The Phoenix Cluster (SPT-CLJ2344-4243) is a galaxy cluster located in the constellation Phoenix. It measures about 7.3 million light years wide, making it one of the most massive galaxy cluster.
It was possibly dormant for billions of years, but has recently become active in star formation. The rate of star formation occurring is the highest ever recorded in the middle of a galaxy cluster. Observations by NASA’s Chandra X-ray Observatory show the recent creation of 740 solar masses (stars) per year. This is considerably higher than the Perseus Cluster, where stars are formed around 20 times slower.
Phoenix Cluster is also producing more X-rays than any other known massive cluster. Data from observations suggest that hot gas is cooling in the central regions at the highest rate ever recorded. The central galaxy in the cluster contains vast amounts of hot gas. More normal matter is present there, than the total of all the other galaxies in the cluster.
In the center of the system, there is a supermassive black hole growing very rapidly. It is expanding approximately at a rate of 60 times the mass of our Sun each year. Its current size is about 20 billion times the mass of the Sun.
The Phoenix Cluster was initially detected by Rashid Sunyaev and others using the Sunyaev-Zeldovich effect by the South Pole Telescope.
Most massive ever?
The Phoenix Cluster is extraordinarily massive: about 2,000 times the apparent mass of the Milky Way, or 2.5 quadrillion times the mass of the sun.
It’s in a dead heat for the most massive galaxy cluster. The record holder, El gordo slightly more massive, but the uncertainty in this estimate is high — it could turn out that with more careful measurements, Phoenix is more massive.”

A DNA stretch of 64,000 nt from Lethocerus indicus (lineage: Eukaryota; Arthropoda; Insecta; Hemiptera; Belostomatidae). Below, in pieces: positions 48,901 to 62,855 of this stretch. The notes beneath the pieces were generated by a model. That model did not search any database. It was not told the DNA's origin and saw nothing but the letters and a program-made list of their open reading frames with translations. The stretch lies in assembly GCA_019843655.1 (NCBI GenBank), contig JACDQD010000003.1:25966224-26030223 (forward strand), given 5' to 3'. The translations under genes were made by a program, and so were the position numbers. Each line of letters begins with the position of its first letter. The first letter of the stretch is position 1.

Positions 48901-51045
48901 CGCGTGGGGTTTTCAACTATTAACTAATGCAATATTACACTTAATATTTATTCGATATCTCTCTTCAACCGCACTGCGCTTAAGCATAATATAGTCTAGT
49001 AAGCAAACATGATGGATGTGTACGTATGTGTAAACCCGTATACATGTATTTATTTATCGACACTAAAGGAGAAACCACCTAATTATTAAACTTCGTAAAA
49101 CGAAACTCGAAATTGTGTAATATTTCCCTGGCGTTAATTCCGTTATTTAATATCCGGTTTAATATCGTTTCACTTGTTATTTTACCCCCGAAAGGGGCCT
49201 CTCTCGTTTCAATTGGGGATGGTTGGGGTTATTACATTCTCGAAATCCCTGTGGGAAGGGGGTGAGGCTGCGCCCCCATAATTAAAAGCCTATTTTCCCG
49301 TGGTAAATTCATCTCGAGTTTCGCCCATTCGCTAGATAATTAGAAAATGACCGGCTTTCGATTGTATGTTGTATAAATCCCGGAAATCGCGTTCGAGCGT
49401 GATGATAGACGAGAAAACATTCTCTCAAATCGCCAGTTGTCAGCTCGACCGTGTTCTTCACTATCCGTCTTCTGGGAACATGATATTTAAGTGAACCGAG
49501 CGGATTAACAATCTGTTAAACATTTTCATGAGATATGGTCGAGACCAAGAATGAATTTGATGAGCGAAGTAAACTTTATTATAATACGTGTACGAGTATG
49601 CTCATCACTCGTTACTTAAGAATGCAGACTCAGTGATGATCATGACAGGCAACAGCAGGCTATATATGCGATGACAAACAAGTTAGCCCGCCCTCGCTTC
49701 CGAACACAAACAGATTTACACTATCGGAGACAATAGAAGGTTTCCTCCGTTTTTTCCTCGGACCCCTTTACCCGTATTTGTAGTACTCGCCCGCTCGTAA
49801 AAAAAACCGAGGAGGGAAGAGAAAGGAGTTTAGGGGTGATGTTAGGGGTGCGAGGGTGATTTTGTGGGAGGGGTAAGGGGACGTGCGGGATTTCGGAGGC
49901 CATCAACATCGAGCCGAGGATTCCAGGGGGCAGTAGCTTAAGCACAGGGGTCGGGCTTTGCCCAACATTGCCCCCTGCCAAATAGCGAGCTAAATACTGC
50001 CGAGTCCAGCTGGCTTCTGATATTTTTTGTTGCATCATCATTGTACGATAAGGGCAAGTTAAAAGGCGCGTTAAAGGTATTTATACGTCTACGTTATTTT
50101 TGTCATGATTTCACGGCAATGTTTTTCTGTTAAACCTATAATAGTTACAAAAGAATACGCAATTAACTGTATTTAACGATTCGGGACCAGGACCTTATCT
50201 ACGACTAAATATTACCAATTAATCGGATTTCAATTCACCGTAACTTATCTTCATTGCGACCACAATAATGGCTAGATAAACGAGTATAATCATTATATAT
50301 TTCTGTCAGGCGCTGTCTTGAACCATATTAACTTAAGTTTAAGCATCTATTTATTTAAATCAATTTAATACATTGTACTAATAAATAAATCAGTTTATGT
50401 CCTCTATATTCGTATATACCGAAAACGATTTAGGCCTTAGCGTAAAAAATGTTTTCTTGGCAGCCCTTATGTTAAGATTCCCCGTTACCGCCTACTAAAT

Indeed, the Phoenix Cluster is the most X-ray luminous galaxy cluster found yet, about 35 percent brighter than the previous record holder. All the X-rays it sheds suggest the Phoenix Cluster is also the fastest-cooling cluster yet known, since cooling of hot gas in the cluster is what is thought to produce the X-rays.
Researchers say the central galaxy in the Phoenix cluster is apparently forming a whopping 740 stars per year, based on images acquired from 10 different telescopes in space and on the ground around the world that observed the cluster at a variety of wavelengths. The previous record holder was Abell 1835, a galaxy that forms about 100 stars per year.
“If you look at normal galaxy clusters, the central, most massive galaxy is typically forming stars at a rate of one new star every few years,” McDonald said. “It’s a huge difference.”
The central massive galaxies are essentially the first to form within such clusters. Being billions of years old, they are expected to have been dormant a very long time. That makes this “starburst” activity seen in the Phoenix cluster’s central galaxy even more extraordinary.
“Central galaxies have typically been referred to as ‘red and dead’ — just a bunch of old stars orbiting a massive black hole, and there’s nothing new happening,” McDonald said. “But the central galaxy in this cluster has somehow come to life and is giving birth to prodigious numbers of new stars.”
This colossal rate of star formation may shed new light on a decades-old conundrum regarding the evolution of galaxy clusters. Gas at the core of a cluster streaming from nearby galaxies and supernova explosions should naturally cool over time, forming a flow cold enough to condense and form new stars. However, scientists have long been at a loss to find any galaxy cluster that actually cools at the rates predicted.
The cooling problem
One explanation for this “cooling flow problem” may be that a cluster’s natural cooling somehow gets interrupted. For instance, the super massive black hole suspected to lurk at the centers of many of these clusters might emit jets of particles that reheat the core, preventing it from cooling entirely.
“What’s interesting about the Phoenix Cluster is that we see such a large fraction of the cooling that was predicted,” “It could be that this is earlier in the evolution where there’s nothing stopping it, so it cools and becomes a starburst.”
In the future, “ideally we’d like to find more systems like this, “It’s really difficult to draw meaningful conclusions based on a single system.